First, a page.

World Bulletin / News Desk
German Chancellor Angela Merkel has expressed political support for Cyprus talks and promised stronger engagement with the European Union to facilitate a settlement for the dispute over the divided island.
"We are for progress in the UN process, as quickly and successfully as possible," Merkel told journalists during a joint press conference Tuesday in Berlin with the visiting Greek Cypriot leader, Nikos Anastasiadis.
"The [Greek] Cypriot side is willing the EU's stronger engagement in this process. We agree with that and would offer support," Merkel said.
But she also underlined that the main platform for the settlement talks would continue to be the UN.
Anastasiadis began his four-day official visit in Germany on Tuesday with a meeting with Merkel.
He told journalists that his talks with Chancellor Merkel focused on Cyprus talks, Eurozone crisis, cooperation in the fields of economy and energy.
The Greek Cypriot leader said the geo-strategic importance of Cyprus offered closer cooperation with Germany in the field of energy.
"We would like to transform Cyprus into an energy hub. This may help decreasing dependence," Anastasiadis told journalists at the joint press conference. "It can also attract great attention in Germany."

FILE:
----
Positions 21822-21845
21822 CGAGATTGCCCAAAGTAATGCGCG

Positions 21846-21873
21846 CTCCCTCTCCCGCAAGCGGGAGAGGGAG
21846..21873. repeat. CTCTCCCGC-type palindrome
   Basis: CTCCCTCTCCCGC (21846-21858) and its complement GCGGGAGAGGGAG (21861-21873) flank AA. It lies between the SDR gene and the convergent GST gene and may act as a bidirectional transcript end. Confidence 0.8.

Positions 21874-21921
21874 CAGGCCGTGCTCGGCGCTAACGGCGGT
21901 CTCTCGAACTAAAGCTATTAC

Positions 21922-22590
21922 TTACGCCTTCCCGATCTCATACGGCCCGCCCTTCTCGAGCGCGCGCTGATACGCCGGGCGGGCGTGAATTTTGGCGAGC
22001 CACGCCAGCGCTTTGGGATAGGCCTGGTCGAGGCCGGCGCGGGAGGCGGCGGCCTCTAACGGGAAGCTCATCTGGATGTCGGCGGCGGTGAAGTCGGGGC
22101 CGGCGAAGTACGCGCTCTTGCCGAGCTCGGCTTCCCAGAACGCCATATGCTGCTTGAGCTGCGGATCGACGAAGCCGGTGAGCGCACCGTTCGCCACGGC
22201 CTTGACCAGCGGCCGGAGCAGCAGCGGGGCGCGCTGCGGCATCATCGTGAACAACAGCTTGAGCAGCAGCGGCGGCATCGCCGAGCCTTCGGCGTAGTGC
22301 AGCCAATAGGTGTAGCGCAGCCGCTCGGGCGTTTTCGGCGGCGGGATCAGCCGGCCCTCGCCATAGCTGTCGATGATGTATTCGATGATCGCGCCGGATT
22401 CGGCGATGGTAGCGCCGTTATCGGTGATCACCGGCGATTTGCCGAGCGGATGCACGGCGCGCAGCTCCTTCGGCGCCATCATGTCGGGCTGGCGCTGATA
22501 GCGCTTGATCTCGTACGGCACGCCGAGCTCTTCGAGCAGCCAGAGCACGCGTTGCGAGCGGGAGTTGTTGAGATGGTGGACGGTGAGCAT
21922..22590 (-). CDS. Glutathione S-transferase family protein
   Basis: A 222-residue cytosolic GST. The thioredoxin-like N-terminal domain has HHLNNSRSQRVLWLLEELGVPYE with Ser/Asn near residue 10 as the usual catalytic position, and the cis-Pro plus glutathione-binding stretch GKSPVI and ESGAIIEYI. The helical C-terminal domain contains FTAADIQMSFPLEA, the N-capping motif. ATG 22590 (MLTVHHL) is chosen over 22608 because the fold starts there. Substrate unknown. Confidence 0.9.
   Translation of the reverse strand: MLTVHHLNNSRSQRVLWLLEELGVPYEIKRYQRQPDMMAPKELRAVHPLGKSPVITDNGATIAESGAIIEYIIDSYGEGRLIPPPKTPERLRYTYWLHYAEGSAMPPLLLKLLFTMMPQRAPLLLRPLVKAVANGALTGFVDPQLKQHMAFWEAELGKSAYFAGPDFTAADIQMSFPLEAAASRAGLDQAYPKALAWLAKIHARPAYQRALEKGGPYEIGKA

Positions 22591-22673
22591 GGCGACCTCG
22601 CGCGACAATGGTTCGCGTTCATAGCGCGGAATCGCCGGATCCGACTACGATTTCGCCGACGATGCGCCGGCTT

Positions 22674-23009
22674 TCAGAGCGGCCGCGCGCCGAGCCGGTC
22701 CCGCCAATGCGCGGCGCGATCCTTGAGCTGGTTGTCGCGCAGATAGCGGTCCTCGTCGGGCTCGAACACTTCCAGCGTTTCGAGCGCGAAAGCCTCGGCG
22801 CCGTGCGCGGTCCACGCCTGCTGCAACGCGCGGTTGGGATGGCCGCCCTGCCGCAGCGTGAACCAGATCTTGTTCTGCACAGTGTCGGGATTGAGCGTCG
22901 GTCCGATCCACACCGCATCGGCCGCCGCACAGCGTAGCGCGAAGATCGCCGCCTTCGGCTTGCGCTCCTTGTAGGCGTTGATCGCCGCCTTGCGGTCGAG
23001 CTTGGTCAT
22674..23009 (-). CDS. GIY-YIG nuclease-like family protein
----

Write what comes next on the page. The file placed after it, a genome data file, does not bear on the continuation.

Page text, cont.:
Merkel praised Anastasiadis for his efforts to overcome the economic crisis in southern Cyprus.
"I know how hard it is to take these measures, particularly in terms of unemployment and to structural change," Merkel said.
She added that Germany would offer support for projects to assist small and middle-scale enterprises.
In late 2011, the American oil company Noble Energy found reserves between 142 and 227 billion cubic meters (bcm) in Cyprus Block 12, Aphrodite Field, within the scope of its operations in Israeli waters. After the discovery of such massive amounts of reserves, the Greek Cypriot administration declared that it would start drilling off Cyprus in cooperation with Israel.
Turkey warned the Greek Cypriot administration against any unilateral moves to extract natural gas and oil reserves off Cyprus, claiming that the Turkish Cypriots also have a say on these reserves.
The island of Cyprus has remained divided into Greek and Turkish zones since 1974 when a Greek Cypriot coup was followed by Turkey’s peace mission to aid Turkish Cypriots in the north.
In February this year, Turkish and Greek Cypriot leaders agreed on a joint declaration and resumed settlement talks to reunite the island.
The declaration recommends recognizing the equal status of the two states, while aiming to bring the divided communities closer under a federal government.
The Greek Cypriot administration is a member of the European Union and is internationally recognized. Turkey disputes Greek Cypriot administration’ claim to represent the whole island and officially recognizes the Turkish Republic of Northern Cyprus as the only legitimate government in the north.Güncelleme Tarihi: 07 Mayıs 2014, 09:29